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The Perseid meteor shower is the best of the year. Here’s how to watch.

The best meteor shower of the year peaks soon.

A perseid meteor streaks across the sky near Death Valley, California.
Bob Riha Jr./Getty Images
Brian Resnick is Vox’s science and health editor, and is the co-creator of Unexplainable, Vox's podcast about unanswered questions in science. Previously, Brian was a reporter at Vox and at National Journal.

Every year in August, the Swift-Tuttle comet puts on a brilliant show in the night sky. When the Earth plows into its wake, tiny sand- and pea-sized bits of debris hit our atmosphere at 132,000 miles per hour, reach temperatures of 3,000 to 10,000 degrees, and streak across the sky in what we call the Perseid meteor shower.

This year, the meteor shower will peak in the night between Monday, August 12 and Tuesday, August 13. According to NASA, you may be able to see around 15 to 20 meteors an hour during the peak.

Many years, it’s possible to see up to 60 meteors per hour during the Perseids. However, this year, a big, bright, nearly full moon will reduce the number we’re able to see. That means the ideal night to catch the Perseids may be just before the peak on August 11. Then, NASA notes, the moon will set after 3 am, leaving dark skies to illuminate more meteors. Head over to to figure out exactly when the moon will rise and set in your area. (And, because it’s 2019, you can live stream the meteor shower. The astronomy education website slooh will broadcast a show starting a 9pm on August 12).

You can also catch glimpses of the Perseid meteors in the days leading up to the peak, and you should be able to see some in the sky until the last week of August.

Lucky for those of us in the Northern Hemisphere, nights are still warm. There’s no better time of year to stay up late, lay down a blanket, and stare at shooting stars. Don’t miss this. Here’s everything you need to know to watch.

The orbit of the comet Swift-Tuttle. Teaching Stars

Where can I spot the Perseids?

A few Perseids can typically be seen each night between July 17 and August 24. But they’ll peak around August 12.

The Perseids are so named because they appear to radiate out of the constellation Perseus — you know, the mythical Greek hero who chopped off the head of the wretched gorgon Medusa and lived to tell the tale. The meteors will rain like sparks from the hero’s righteous blade.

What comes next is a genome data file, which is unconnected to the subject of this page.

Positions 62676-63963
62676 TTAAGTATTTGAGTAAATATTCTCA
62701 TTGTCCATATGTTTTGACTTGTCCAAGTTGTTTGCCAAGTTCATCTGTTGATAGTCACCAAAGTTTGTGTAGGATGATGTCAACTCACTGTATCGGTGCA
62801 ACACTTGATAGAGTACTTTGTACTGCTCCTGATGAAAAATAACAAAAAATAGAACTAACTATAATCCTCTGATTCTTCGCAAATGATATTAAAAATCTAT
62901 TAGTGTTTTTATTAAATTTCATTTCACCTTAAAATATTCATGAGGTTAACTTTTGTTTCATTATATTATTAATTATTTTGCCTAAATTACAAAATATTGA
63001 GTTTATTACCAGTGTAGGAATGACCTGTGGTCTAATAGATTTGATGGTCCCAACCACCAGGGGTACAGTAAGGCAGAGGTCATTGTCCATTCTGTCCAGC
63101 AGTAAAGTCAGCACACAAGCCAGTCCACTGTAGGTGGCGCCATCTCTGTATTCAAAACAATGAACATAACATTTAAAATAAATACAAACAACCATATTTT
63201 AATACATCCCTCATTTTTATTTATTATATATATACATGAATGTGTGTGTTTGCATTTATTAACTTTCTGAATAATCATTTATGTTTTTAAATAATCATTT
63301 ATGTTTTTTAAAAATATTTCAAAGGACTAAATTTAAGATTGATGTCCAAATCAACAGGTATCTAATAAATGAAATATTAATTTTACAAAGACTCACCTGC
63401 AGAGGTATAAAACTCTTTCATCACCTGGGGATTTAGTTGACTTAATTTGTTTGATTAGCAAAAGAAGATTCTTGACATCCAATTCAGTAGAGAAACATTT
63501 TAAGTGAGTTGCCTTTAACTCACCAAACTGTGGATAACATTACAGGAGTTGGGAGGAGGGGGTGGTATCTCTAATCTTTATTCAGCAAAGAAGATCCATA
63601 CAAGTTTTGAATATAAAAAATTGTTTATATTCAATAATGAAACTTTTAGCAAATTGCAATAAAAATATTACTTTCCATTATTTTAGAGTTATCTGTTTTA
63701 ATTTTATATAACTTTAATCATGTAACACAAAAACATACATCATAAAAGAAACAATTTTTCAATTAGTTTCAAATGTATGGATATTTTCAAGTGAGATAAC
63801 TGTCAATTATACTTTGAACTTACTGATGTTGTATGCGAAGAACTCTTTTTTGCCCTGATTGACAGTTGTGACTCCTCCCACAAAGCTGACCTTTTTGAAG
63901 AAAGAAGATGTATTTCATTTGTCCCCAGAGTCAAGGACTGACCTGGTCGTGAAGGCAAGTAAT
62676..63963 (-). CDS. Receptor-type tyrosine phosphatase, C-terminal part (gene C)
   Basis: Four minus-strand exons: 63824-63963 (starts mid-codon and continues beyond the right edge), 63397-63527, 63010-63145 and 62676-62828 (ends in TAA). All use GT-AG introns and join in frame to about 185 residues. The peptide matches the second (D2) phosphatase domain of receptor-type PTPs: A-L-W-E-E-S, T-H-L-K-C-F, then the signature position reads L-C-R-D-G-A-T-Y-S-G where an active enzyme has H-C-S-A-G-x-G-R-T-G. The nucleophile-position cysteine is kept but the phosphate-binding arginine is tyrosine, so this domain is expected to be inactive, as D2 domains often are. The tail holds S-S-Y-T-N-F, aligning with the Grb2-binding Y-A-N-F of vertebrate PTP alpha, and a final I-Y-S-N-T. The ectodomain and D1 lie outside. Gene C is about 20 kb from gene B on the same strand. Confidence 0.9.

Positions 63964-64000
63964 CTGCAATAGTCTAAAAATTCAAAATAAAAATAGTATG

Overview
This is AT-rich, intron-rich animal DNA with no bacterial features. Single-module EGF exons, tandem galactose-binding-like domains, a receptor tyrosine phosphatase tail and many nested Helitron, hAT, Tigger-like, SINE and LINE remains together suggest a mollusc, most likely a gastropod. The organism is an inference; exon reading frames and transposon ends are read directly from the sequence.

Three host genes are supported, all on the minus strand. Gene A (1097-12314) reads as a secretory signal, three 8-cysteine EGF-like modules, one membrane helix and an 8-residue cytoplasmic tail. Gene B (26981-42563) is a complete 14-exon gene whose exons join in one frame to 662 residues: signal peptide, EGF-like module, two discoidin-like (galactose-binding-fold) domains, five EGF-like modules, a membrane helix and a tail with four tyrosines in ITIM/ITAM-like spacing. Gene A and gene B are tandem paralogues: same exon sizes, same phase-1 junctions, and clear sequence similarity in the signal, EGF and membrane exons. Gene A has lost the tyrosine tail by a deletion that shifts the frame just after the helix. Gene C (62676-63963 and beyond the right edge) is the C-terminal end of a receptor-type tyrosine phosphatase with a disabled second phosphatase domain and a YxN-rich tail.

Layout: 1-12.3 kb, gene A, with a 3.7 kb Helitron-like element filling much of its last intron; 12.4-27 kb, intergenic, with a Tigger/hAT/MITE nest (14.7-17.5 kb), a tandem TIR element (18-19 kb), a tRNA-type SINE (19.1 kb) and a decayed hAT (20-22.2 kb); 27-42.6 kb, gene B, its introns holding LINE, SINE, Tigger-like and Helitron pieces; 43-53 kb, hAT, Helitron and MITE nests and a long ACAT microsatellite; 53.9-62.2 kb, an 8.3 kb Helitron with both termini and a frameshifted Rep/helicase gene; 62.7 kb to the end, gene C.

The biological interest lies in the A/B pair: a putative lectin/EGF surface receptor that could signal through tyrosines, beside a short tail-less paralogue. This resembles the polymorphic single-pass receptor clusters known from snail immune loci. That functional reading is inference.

If you’re in the Northern Hemisphere, you should be able to spot the Perseids rising in the northeastern sky. It’s best to wait until 11 pm or later, when the constellation Perseus will be higher in the sky. It may also take up to an hour for your eyes to fully adjust to the darkness to view the meteors.

But you don’t need to be staring right at the constellation to see the meteors. They’ll radiate out in all directions across the sky.

Where to look for the Perseids in the early evening.
Sky and Telescope

You’ll want to be in as dark of a place as you can get to — like a park far away from city lights. Check with this light pollution map to chart out a dark place to watch.

Can I see more awesome photos of the Perseids?

Sure. And if you catch any on camera yourself, feel free to tweet the pictures to @voxdotcom.

Shooting stars cross the night sky over a wooden idol near the village of Ptich outside Minsk, Belarus, during the peak of the annual Perseid meteor shower on August 15, 2015.
Sergey Balay/AFP/Getty Images
A Perseid meteor streaks across the sky above desert pine trees on August 13, 2015, in the Spring Mountains National Recreation Area, Nevada.
Ethan Miller/Getty Images
A composite of 23 images during the 2012 Perseids in Wyoming.
David Kingham/Flickr
Perseid meteors streak across the sky during the annual Perseid meteor shower in Edremit district of Van, eastern Turkey, on August 12, 2015.
Ozturk/Anadolu Agency/Getty Images

Further reading: Space debris!

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